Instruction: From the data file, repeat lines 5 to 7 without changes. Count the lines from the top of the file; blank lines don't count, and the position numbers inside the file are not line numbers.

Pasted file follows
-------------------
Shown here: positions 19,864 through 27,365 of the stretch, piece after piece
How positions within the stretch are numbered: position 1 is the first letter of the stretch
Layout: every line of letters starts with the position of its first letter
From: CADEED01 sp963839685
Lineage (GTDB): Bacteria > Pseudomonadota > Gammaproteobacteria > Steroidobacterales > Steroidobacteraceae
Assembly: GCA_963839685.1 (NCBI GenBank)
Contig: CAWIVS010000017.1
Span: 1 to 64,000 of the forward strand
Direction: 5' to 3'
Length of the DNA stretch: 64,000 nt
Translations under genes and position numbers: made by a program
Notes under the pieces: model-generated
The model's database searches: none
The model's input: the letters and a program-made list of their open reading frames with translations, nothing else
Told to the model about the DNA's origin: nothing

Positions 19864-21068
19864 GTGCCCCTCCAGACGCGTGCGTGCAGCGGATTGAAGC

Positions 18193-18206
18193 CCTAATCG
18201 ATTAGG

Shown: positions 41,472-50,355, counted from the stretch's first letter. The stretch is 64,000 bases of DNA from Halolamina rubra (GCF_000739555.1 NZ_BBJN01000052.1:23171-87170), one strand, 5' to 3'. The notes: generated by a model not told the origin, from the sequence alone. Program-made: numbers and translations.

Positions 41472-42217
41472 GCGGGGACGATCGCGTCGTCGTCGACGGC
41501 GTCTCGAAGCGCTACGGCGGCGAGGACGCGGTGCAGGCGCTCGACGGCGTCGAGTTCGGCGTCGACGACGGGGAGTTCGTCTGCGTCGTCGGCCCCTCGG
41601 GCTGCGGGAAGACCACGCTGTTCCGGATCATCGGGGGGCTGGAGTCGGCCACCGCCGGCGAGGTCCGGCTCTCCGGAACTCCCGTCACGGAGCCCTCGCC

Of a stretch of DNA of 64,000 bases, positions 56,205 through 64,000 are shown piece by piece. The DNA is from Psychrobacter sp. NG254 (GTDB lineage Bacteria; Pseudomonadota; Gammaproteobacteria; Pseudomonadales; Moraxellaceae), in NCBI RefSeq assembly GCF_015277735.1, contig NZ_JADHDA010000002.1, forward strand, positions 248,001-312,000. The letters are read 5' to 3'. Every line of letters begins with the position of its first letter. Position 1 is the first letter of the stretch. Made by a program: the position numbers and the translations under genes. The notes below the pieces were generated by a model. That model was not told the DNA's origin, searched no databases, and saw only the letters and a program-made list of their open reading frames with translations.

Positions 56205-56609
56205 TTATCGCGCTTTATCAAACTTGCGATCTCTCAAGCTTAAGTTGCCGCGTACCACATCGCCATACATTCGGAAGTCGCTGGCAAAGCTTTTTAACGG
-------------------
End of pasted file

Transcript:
Lineage (GTDB): Bacteria > Pseudomonadota > Gammaproteobacteria > Steroidobacterales > Steroidobacteraceae
Assembly: GCA_963839685.1 (NCBI GenBank)
Contig: CAWIVS010000017.1